On August 1st Bjorn Kuil started as Senior Counselor at the Board of the Inter-American Development Bank, having previously held the position of senior policy officer at the Netherlands Ministry of Foreign Affairs since October 2013. “Throughout my career in the public and private sector I’ve come to realize that finance can leverage relationships, mitigate risks, and plays an important catalytic role. It has become my mission working towards sustainable, inclusive economic development as this is an indispensable part of efforts to combat poverty and improve global living conditions in line with the Sustainable Development Agenda. When looking at all the challenges facing the world, including inequality, population migration, and climate change, there is a clear role for development finance in nearly all of them.”
Our world is very different than our grandparent’s. In 1950, there were about 2.5 billion people; today, there are more than 7 billion. Overall, people are healthier, wealthier, and more secure.
But this has come at a cost. The stress on our planet has been immense. Human beings have dramatically altered the climate, changed the chemistry of the oceans, and triggered mass extinctions. The impact has been so great as to define an entirely new geological era — the Anthropocene, turbo charged by a “great acceleration” of population, economic growth and natural resource consumption since the 1950s.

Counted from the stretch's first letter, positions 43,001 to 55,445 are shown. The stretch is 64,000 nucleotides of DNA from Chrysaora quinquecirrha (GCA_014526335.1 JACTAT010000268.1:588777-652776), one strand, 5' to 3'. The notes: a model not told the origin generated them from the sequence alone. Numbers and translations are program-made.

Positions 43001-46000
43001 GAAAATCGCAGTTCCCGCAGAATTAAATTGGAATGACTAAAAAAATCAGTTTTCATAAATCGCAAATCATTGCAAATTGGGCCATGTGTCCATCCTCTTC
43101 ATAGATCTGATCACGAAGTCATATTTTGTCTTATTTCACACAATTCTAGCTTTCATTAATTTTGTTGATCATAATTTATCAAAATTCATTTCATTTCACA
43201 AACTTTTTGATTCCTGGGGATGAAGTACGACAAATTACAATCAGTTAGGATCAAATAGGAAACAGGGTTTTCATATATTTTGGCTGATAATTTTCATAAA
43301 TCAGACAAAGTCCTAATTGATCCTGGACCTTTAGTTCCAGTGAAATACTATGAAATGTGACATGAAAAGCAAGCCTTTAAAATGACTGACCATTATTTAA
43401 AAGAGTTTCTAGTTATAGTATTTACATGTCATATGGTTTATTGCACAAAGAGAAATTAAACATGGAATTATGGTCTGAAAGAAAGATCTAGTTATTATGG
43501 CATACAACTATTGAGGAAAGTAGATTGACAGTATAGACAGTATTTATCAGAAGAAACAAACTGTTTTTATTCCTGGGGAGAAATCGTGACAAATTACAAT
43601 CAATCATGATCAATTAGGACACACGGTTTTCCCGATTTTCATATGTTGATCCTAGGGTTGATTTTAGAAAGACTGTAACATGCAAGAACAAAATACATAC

For low-lying island states, the impacts of global warming and climate change can be a matter of survival. The irony is that while these states have not contributed much to greenhouse emissions, as they produce very little, they may face some of the worst consequences. The Maldives is no stranger to the risks from climate change. It is already witnessing an increase in intense rainfall and resultant flooding, cyclonic winds and storm surges. As one of the lowest-lying countries in the world, with all its people living a few meters above sea level and over two thirds of its critical infrastructure lying within 100 meters of the shoreline, a sea level rise of just a few meters will put the nation further at risk, endangering its relative prosperity.
Deadline: 04-Feb-2019 at 11:59:59 PM (Eastern Time – Washington D.C.)
The World Bank is one of the implementing partners of the Climate Risk and Early Warning Systems (CREWS) initiative and through the CREWS initiative provides complementary technical assistance to the national hydrological and meteorological services of Mali and Niger in capacity building and institutional strengthening for national weather, water and climate services, early warning system. The World Bank is looking for a qualified consulting firm (incl. universities or similar institutions) to deliver technical assistance with this regard.
The overall objective of this assignment is to strengthen the capacity of the national hydro-meteorological services of Mali and Niger. More specifically, the consultancy has four main objectives: (a) Provide guidance for strengthening technical and human capacity of all relevant stakeholders in Mali and Niger; (b) Provide tailored short courses to strengthen the technical capacity of the technical experts of the national hydrometeorological services in Mali and Niger; (c) Provide guidance on the communication and awareness raising for effective weather, water and climate services in Mali and Niger; and (d) provide guidance on investment planning and public-private services for effective weather, water and climate services in Mali and Niger.